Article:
Only the Los Angeles Times leads with the latest from Kosovo. A Russian and a French plane landed at the Pristina airport, officially ending the standoff over Russian participation in the peacekeeping mission. The LAT story also relays that a 70-car caravan of Serbian intellectuals filed out of Kosovo yesterday, dashing NATO's last hopes that Kosovar Serbians would remain in the province. "It's the beginning of the end of Kosovo as we know it," said a British soldier. The New York Times and the Washington Post file similar stories inside.
A blurrily sourced LAT front-pager outlines president Clinton's not-so-covert effort to oust Slobodan Milosevic. "Aides" tell the paper that the President believes that deposing Milosevic is the most direct way to democratize Yugoslavia. The story ticks off Clinton's various MOs: hacking into and draining Milosevic's bank accounts; encouraging the Yugoslav military to stage a coup; bolstering opposition leaders; and promising lavish reconstruction funds to a post-Milosevic Serbia. One still-unapproved plan would grant dollars to municipal governments headed by anti-Milosevic democrats.
The WP fronts the previously covered-but still-chilling topic of Serbian rape of ethnic Albanian women, while the NYT tucks a terrific account of Milosevic's ever-robust propaganda machine inside. Serbian state TV describes how, "Serbs have not lost control of Kosovo, how the once-villified NATO forces are merely carrying out Slobodan Milosevic's policy of protecting Serbs from Albanian terrorists and how, despite the odd hiccup, things are going pretty darned well" in Kosovo. But the propaganda may backfire; the cognitive dissonance between the rosy pictures on TV and their own on-the-ground reality is eroding Serbs' trust in their government.
Details on President Clinton's Medicare revamp continue to filter in, today via the NYT lead. The story is headlined, "Clinton Planning to Cut Long-Term Cost of Medicare." This seems incongruous, since the piece focuses on his determination to the cover prescription drugs for all beneficiaries, an expensive proposition that will hike up the cost of the program. Readers are reminded that the original impetus for reforming Medicare was to pre-empt a financial crisis caused by the enormous and rapidly aging baby boomer population. This prudent tack has been "lost in the hubbub over new benefits." (But the Times doesn't cite some of the strongest evidence of the president's abandonment of his fiscal goals-- namely, yesterday's WP report of the eleventh-hour decision to scrap a plan to prorate Medicare fees according to income, which would save billions). Medicare will stay solvent, insists the president, by relying on discounts from big hospitals, competitive bidding, and a $700 billion cash hit from federal budget surpluses.
The NYT reports that despite her scalding experience with health care reform, Hillary Clinton is once again deep in a policy fight. The banking and credit card industries are trying to stiffen bankruptcy laws and make it tougher for the bankrupt to leave their debts behind. The first lady agrees with the legislation in principle. But she also believes the credit industry should be held responsible for offering credit to those too poor to carry it, and that the proposed rules will have a disproportionate and punitive effect on women and children (example: mothers who receive child support would have to compete with debt-collection agencies for their bankrupt ex-husbands' cash). Clinton helped kill similar legislation last fall, and an expert says she "has essentially been functioning as a senior adviser to the President." The piece concludes that her stance may add wrinkles in her proto-campaign for Senate, both because the credit card and banking industries are reliable sources of fat campaign contributions, and because many fellow Democrats support the legislation.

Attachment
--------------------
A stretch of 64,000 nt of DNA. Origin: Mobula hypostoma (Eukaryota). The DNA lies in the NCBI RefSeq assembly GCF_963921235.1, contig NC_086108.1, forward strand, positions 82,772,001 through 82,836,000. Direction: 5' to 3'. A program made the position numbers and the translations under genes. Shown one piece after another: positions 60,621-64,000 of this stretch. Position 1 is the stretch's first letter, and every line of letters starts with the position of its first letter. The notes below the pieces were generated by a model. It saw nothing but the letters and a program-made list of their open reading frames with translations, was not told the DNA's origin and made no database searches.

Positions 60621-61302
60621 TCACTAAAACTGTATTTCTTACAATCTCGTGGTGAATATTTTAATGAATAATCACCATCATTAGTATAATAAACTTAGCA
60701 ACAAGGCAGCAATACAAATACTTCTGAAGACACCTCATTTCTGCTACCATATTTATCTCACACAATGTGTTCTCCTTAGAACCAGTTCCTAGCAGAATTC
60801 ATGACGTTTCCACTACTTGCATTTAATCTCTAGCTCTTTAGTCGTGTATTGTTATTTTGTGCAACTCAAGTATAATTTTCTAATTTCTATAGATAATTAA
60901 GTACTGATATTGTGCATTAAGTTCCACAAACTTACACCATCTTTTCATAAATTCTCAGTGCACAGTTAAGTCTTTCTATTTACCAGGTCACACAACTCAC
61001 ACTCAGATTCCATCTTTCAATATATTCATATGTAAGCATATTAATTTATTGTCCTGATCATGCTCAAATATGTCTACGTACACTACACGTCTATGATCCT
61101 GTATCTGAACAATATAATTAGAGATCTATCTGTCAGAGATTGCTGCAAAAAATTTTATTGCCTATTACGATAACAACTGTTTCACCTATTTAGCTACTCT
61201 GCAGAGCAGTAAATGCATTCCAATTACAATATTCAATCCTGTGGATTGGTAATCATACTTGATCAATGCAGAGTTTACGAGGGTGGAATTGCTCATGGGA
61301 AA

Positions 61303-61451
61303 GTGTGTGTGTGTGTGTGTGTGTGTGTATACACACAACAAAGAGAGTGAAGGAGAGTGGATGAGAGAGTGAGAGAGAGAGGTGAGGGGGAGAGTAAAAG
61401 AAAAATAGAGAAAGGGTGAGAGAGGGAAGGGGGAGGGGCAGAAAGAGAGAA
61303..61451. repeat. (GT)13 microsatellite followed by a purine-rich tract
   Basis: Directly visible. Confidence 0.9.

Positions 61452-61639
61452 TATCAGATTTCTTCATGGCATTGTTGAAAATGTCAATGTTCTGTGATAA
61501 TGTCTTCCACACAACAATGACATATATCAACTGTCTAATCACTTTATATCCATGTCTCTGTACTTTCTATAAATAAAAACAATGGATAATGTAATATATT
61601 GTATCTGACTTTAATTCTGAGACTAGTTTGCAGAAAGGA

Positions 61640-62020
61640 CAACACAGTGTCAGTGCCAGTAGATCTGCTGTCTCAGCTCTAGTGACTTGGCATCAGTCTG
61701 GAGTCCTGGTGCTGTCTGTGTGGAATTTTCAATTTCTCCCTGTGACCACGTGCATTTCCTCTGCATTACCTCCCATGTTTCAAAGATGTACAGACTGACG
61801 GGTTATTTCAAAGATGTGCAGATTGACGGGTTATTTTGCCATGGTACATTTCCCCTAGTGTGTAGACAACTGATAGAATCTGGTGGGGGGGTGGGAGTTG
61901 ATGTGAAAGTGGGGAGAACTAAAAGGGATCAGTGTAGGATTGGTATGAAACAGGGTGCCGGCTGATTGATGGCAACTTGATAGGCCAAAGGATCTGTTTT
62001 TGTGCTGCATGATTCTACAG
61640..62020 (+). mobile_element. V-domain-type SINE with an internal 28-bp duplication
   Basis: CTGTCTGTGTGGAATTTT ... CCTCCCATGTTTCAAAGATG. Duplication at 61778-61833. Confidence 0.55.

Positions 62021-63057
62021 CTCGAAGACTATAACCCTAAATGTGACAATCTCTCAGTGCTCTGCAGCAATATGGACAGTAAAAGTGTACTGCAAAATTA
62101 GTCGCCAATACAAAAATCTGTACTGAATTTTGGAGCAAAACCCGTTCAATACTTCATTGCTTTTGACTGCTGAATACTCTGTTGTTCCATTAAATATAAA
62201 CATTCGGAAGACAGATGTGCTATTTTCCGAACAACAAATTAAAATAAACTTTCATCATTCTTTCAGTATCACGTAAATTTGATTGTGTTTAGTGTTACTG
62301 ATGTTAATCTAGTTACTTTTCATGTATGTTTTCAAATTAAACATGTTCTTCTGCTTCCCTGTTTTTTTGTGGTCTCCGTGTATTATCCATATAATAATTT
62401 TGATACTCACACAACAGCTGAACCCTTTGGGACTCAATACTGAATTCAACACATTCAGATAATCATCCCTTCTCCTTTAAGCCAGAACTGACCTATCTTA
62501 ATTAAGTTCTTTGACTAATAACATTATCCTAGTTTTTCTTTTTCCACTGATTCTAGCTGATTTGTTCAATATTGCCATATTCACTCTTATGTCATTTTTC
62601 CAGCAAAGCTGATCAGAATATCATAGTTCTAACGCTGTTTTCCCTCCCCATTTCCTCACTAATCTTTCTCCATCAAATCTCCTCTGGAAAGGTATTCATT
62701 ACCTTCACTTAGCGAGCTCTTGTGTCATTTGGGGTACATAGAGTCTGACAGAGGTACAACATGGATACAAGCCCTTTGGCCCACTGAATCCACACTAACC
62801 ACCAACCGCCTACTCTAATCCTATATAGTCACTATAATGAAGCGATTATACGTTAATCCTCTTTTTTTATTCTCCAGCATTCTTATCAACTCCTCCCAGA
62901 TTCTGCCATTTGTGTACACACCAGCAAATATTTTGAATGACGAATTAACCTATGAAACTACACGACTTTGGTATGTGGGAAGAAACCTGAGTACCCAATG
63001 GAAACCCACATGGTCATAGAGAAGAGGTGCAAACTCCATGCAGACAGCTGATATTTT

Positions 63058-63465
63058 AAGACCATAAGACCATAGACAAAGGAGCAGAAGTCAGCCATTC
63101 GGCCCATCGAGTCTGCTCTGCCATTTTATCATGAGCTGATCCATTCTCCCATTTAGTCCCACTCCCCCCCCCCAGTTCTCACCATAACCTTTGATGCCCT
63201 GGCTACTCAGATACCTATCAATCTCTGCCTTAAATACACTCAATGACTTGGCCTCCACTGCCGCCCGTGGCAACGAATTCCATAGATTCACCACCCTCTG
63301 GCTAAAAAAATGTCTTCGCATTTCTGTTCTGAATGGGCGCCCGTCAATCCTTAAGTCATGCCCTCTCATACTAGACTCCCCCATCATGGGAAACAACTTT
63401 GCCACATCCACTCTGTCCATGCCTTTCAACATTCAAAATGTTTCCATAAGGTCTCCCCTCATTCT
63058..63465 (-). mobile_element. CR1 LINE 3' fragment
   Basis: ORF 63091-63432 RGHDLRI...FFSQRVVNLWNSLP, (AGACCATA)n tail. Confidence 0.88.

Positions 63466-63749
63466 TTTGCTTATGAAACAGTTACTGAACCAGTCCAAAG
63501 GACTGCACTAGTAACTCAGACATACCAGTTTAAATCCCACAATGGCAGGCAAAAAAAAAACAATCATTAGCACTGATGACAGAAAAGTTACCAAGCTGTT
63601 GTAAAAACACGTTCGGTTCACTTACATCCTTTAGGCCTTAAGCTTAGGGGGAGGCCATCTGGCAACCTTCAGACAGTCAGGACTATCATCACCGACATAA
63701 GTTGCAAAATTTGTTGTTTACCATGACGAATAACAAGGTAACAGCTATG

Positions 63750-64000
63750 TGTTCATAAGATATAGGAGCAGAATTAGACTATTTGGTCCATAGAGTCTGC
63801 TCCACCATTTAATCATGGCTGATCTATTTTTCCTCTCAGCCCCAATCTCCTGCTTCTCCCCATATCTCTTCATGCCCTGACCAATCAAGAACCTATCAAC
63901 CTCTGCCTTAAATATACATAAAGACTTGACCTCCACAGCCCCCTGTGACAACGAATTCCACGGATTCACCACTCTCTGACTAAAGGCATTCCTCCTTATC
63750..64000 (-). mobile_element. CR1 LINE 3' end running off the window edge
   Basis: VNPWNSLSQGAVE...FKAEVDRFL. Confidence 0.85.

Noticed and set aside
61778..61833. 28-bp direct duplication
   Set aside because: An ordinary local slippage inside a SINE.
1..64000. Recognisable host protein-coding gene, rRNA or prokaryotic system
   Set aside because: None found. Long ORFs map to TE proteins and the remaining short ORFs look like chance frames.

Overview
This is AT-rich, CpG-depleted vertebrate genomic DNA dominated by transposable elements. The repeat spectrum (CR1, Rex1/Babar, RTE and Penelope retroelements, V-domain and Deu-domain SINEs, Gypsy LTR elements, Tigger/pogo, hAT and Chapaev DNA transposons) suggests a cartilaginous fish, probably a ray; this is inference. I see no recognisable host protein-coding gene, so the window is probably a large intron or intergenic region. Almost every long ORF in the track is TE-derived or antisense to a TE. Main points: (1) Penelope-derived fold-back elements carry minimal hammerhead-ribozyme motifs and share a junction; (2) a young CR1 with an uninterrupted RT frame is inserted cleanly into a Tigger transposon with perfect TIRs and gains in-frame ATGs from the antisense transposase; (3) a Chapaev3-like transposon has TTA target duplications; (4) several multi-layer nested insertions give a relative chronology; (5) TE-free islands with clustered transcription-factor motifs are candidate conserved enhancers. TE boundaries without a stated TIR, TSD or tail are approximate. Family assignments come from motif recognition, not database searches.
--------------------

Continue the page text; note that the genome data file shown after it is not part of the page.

The papers deliver their verdicts on the Supreme Court's just-closed term. A WP front-pager declares that the court's supposedly leftish block--consisting of Justices Stevens, Souter, Ginsburg, and Breyer--are ideologically wan successors to their high liberal predecessors such as Brennan, Blackmun, and Marshall. A similarly dramatic piece in the NYT Week in Review section declares that this term, the court "reconfigured the Federal-state balance of power" and put its imprimatur on "every branch and level of government." But legal scholar Kathleen Sullivan takes a more moderate view in the NYT's opinion pages, calling the reaction "hyperbolic." The final cases of the season didn't remove power from the Federal system, she argues, but just shuffled the way those powers are enforced.
The NYT magazine serves up a rare unflattering profile of Bill Bradley (unflattering profiles, that is, being rare for both magazine and subject). The former senator is more aura than substance, promising big ideas that he never actually articulates. The writer isn't sure if he is "incredibly deep or just a shade dotty." And despite his genial on-stage persona, he's crotchety and condescending in person.
This Sunday, the NYT offers earnest stories on elderly people who can't pay for medicine, New York kids who can't afford to attend college, and golf aficionados who can't afford the sport's exorbitant costs. But the paper's magazine apparently thinks that privation is fabulous; its fashion spread depicts models vamping around a trailer park in $970 skirts. The accompanying copy reads, "Say what you want about minimalism, but in the context of trailer living, less is definitely more."